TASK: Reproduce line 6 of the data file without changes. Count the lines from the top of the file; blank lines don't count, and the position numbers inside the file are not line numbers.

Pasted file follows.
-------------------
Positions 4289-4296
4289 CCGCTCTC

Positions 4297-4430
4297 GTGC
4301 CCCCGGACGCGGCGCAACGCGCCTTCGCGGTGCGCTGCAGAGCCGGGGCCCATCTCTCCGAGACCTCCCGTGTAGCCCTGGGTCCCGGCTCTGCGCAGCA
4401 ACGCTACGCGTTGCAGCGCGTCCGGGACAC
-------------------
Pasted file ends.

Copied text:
4401 ACGCTACGCGTTGCAGCGCGTCCGGGACAC